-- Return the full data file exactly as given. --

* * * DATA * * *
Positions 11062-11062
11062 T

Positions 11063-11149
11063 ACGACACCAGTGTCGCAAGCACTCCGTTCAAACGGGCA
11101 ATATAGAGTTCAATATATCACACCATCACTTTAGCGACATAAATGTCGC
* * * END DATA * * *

Positions 11062-11062
11062 T

Positions 11063-11149
11063 ACGACACCAGTGTCGCAAGCACTCCGTTCAAACGGGCA
11101 ATATAGAGTTCAATATATCACACCATCACTTTAGCGACATAAATGTCGC